It’s vital that when you’re writing your specs to also be training yourself to effectively execute screenplay notes because producers will keep you on the project if you’re able to continue help them push it through development. I’ve recently experienced this again when I completed two assignment jobs in a row for a producer. They were page one rewrites of scripts because the previous writers could not generate a production ready screenplay and the projects were stalled. I was able to execute the notes effectively and greatly reduced the development time allowing the scripts to receive a green light. One of the projects completed production, and the second script was just accepted last week and sent to the network. It’s a huge jump forward toward production.
When a company has a slate of films they are scheduled to produce, they do not want anything to stand in way of the forward movement toward production. If you can be the screenwriter who executes notes and delivers production ready drafts, they will hire you again. This is your opportunity to shine and establish your professional reputation. You should realize that most of screenwriting is not the romanticized image you might have of parties, huge paydays, and premieres. It’s a job and tremendous work. Put your ego aside and get the work done. The goal when you are working is to finish the screenplay as contracted, receive your payment, and your credit. Most of my jobs on assignment have come from producers who I have worked for before. These relationships will help you establish your screenwriting career.
Writing your own spec script is one thing, being hired for a script assignment and rewriting an existing screenplay, or working from a treatment you didn’t create and then executing script notes, is an entirely different talent. It’s an ability that you must have if you want to stay on a project and eventually see your name in the credits.
So, when you are writing your spec, use this precious time as training for your long haul journey. Now is the time to make mistakes and write badly so that you can learn and avoid this when you finally get a professional writing assignment. If you haven’t experienced it yet on your first few screenplays, writing is all about the execution of a great story and rewriting to get it right. Even after writing thirty–six feature screenplays, I’m still rewriting drafts, but usually the first few drafts are solid enough and only need light polishing. This is where you want to be with your screenwriting ability if you desire to work professionally in Hollywood on assignments.
Keep writing on a regular schedule and keep the faith. Also keep your eye on the bigger picture and how the screenplay you’re writing now fits into your game plan. It’s all talent, timing, and luck — a prepared screenwriter who meets an opportunity and delivers the goods.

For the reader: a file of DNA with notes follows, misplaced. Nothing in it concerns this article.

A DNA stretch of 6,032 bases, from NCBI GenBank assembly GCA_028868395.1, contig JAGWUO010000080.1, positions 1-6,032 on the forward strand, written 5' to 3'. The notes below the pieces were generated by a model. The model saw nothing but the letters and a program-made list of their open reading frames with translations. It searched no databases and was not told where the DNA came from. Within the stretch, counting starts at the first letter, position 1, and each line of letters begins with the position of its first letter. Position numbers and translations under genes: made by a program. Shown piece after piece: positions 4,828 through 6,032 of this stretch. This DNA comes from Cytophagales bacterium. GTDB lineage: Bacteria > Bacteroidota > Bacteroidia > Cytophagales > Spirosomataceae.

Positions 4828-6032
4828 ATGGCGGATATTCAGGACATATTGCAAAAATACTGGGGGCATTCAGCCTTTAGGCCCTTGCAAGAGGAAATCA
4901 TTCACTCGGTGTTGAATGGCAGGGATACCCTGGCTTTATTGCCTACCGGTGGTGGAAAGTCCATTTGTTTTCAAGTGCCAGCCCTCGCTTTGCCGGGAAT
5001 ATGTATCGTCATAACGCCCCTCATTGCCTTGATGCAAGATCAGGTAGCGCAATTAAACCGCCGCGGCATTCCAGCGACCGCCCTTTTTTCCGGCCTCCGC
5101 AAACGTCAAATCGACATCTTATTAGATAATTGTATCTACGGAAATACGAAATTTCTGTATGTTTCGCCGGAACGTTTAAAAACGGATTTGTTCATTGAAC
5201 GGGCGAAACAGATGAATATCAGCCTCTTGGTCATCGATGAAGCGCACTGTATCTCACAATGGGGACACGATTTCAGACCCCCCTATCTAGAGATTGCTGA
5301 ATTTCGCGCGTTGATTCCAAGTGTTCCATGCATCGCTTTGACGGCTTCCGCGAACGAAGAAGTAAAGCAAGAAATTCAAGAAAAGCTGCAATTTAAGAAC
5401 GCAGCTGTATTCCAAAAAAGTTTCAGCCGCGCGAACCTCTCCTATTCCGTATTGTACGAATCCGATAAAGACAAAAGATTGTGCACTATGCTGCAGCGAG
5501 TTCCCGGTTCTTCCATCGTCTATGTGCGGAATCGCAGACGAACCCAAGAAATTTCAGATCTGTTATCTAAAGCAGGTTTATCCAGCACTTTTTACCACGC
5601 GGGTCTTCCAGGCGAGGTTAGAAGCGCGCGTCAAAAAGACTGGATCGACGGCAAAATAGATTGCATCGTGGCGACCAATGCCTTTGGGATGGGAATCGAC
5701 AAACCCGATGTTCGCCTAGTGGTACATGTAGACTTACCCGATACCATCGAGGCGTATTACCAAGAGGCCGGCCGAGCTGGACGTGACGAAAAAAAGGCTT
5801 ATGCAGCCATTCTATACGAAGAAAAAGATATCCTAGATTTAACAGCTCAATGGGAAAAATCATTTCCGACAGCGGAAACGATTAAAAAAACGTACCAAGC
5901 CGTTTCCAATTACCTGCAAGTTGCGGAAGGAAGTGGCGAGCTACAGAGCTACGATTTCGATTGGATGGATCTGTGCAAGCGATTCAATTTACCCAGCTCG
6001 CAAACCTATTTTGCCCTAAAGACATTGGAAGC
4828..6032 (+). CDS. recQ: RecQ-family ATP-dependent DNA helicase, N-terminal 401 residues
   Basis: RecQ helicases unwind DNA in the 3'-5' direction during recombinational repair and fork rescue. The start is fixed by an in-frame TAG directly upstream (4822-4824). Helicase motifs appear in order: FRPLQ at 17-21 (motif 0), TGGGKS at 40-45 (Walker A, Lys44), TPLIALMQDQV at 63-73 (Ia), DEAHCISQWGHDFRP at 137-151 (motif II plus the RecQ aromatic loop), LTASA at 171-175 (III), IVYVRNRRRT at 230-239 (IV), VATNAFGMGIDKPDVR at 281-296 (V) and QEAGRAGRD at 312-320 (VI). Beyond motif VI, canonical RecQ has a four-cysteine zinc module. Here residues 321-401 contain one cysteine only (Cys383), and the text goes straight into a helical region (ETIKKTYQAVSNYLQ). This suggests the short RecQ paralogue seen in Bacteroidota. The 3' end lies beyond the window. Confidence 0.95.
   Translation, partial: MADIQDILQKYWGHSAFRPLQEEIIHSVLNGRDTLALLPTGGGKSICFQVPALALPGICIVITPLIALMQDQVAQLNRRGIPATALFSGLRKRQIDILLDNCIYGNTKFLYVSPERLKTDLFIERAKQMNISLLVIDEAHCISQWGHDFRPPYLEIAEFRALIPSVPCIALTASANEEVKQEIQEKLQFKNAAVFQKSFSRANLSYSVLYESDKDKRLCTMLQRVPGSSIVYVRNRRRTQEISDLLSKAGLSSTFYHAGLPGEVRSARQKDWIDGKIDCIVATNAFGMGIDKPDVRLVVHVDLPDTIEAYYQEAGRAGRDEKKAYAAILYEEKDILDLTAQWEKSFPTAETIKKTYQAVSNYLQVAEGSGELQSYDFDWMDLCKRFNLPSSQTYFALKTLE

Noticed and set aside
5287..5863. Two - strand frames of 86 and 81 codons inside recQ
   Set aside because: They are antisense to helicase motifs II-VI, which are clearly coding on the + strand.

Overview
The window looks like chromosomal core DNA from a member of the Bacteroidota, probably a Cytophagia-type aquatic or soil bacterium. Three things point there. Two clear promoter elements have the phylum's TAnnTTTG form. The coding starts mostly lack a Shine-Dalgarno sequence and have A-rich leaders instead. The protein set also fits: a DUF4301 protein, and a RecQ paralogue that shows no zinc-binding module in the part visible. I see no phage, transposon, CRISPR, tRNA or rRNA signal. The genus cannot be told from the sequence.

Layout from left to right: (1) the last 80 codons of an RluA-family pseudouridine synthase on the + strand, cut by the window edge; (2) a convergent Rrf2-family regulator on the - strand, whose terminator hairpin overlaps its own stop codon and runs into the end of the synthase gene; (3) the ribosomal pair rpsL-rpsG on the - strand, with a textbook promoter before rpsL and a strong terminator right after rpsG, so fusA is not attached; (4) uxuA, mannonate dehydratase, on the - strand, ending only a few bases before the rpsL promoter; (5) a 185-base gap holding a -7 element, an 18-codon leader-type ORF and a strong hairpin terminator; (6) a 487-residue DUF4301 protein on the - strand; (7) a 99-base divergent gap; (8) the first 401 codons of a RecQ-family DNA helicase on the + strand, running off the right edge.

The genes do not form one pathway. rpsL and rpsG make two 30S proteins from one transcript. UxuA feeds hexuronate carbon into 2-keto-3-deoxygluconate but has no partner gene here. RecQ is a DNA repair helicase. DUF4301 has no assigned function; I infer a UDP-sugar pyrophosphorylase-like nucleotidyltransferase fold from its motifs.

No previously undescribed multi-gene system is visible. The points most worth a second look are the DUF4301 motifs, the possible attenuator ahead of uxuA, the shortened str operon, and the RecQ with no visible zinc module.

Copyright 2017 by Mark Sanderson on blog My Blank Page.
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“A good style must, first of all, be clear. It must not be mean or above the dignity of the subject. It must be appropriate.”—Aristotle
“A good writer should know as near everything as possible. Naturally he will not. A great enough writer seems to be born with knowledge. But he really is not; he has only been born with the ability to learn in a quicker ratio to the passage of time than other men and without conscious application, and with an intelligence to accept or reject what is already presented as knowledge. There are some things which cannot be learned quickly and time, which is all we have, must be paid heavily for their acquiring. They are the very simplest things and because it takes a man’s life to know them the little new that each man gets from life is very costly and the only heritage he has to leave.”—Ernest Hemingway
“… In fact, when the camera is in motion, in the best-directed scenes, the audiences should not be aware of what the camera is doing. They should be following the action and the road of the idea so closely, that they shouldn’t be aware of what’s going on technically.”—John Huston
“Writing is very hard work, and having done both writing and directing, I can tell you that directing is a pleasure and writing is a drag… but writing is just an empty page—you start with absolutely nothing. I think writers are vastly underrated and underpaid. It’s totally impossible, thought, for a mediocre director to completely screw up a great script.”— director Billy Wilder, interview in Conversations with The Great Moviemakers of Hollywood’s Golden Age at the American Film Institute.